Outages must be reported within 15 minutes. Updates must be provided every 45 minutes. Trading hours can be automatically extended for other exchanges.
SEBI (Securities and Exchange Board of India) has issued new standard operating procedures for the handling of stock exchange outages.
In a 9 January circular, SEBI said any stock exchange that suffers an outage must report it immediately but not later than 15 minutes from the occurrence of the outage through a broadcast message and by publishing the same on its website.
SEBI said exchanges must communicate the outage to the regulator, market participants, trading members and other market infrastructure institutions.
The affected stock exchange must also provide updates about the ongoing outage in time intervals of 45 minutes normal operations are restored.
SEBI said any extension of trading hours, if applicable, must be disclosed to market participants, other market infrastructure operators, and SEBI one hour and fifteen minutes before the market closure, at the latest.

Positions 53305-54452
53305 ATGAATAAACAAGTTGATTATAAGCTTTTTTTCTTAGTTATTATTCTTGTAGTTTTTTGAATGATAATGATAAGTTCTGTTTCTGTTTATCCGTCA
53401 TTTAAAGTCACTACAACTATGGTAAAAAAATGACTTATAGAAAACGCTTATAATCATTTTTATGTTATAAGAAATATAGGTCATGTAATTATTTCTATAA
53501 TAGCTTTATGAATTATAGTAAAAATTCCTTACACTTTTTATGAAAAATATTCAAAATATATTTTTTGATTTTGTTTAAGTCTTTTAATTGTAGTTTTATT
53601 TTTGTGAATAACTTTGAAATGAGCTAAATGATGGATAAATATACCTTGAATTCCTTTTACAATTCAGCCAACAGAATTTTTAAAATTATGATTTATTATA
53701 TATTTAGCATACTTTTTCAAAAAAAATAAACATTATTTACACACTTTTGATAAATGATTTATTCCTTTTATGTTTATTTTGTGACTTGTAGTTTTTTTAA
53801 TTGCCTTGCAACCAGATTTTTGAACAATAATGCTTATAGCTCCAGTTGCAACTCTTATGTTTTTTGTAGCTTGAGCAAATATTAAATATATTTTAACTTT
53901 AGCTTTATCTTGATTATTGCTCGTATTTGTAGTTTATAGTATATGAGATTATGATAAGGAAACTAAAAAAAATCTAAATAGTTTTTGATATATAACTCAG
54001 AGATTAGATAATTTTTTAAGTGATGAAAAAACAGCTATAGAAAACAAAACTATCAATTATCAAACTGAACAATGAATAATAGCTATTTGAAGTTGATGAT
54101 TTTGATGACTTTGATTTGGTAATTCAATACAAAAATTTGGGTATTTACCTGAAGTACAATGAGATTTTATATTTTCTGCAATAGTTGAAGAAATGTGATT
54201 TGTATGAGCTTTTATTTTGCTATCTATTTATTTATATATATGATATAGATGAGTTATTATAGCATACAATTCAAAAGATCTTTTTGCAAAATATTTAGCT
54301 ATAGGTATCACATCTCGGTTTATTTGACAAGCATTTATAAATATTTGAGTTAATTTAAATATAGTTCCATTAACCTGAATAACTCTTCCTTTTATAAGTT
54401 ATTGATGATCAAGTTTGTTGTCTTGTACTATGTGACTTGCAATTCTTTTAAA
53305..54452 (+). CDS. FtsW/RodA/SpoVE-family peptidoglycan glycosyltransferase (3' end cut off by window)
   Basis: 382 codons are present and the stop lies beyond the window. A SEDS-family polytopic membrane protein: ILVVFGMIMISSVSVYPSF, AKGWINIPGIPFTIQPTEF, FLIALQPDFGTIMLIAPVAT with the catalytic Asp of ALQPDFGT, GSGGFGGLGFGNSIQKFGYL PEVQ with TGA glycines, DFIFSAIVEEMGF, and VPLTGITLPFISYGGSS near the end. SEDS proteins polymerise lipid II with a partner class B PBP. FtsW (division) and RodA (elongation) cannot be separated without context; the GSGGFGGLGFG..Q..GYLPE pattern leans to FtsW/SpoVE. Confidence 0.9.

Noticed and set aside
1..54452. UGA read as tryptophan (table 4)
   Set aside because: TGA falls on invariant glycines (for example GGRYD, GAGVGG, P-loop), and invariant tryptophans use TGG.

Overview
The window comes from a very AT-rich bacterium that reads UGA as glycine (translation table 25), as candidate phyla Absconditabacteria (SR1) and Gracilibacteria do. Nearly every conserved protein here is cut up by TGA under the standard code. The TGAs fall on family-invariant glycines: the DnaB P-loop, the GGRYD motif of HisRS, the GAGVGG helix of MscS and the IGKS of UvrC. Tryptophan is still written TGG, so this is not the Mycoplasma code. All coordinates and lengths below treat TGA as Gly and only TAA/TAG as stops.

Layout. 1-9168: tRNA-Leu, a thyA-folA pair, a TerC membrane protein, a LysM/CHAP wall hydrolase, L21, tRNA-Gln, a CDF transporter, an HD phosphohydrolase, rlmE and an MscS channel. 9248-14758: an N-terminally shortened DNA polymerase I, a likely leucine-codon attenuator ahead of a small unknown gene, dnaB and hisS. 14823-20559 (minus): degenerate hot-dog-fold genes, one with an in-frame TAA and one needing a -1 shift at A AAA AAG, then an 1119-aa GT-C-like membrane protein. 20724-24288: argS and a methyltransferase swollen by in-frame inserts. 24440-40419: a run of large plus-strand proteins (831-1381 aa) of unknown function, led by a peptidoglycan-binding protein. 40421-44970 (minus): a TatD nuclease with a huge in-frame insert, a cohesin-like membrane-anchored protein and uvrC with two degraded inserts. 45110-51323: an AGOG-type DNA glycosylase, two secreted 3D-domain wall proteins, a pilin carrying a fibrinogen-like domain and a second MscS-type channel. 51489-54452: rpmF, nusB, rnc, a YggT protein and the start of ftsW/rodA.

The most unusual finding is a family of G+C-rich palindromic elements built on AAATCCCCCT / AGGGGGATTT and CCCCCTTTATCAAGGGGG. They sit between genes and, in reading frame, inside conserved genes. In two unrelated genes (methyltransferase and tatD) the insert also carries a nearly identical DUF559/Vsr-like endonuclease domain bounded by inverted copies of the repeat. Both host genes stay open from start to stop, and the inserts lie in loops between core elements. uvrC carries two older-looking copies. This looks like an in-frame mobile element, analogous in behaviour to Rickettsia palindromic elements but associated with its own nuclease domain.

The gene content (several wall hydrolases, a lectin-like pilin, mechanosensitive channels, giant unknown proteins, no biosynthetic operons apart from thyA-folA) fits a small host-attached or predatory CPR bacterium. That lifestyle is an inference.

- If trading on the affected stock exchange resumes with more than one hour until the scheduled market closure, no extension of trading hours will occur.
- If trading on the affected stock exchange has not yet resumed with less than one hour until market closure, the trading hours for all stock exchanges will automatically be extended for an additional one and half hours for the day.
- If the affected stock exchange is not ready to resume trading 45 minutes into the extended trading hours then it shall not resume trading for the remainder of the day.
A re-opening session similar to a normal pre-opening session will be conducted for any resumption of trading following an outage, to ensure effective price discovery.
The new standard operating procedures, published here, are effective immediately.
The new standard operating procedures come after NSE (National Stock Exchange of India) was forced to suspend trading in its cash and derivatives segments in February 2021 after its telecom links were disrupted by construction activity and its backup systems didn’t kick in.
At the time, SEBI responded with the introduction of a series of contingency measures and business continuity and disaster recovery guidelines to minimise disruptions at market infrastructure institutions.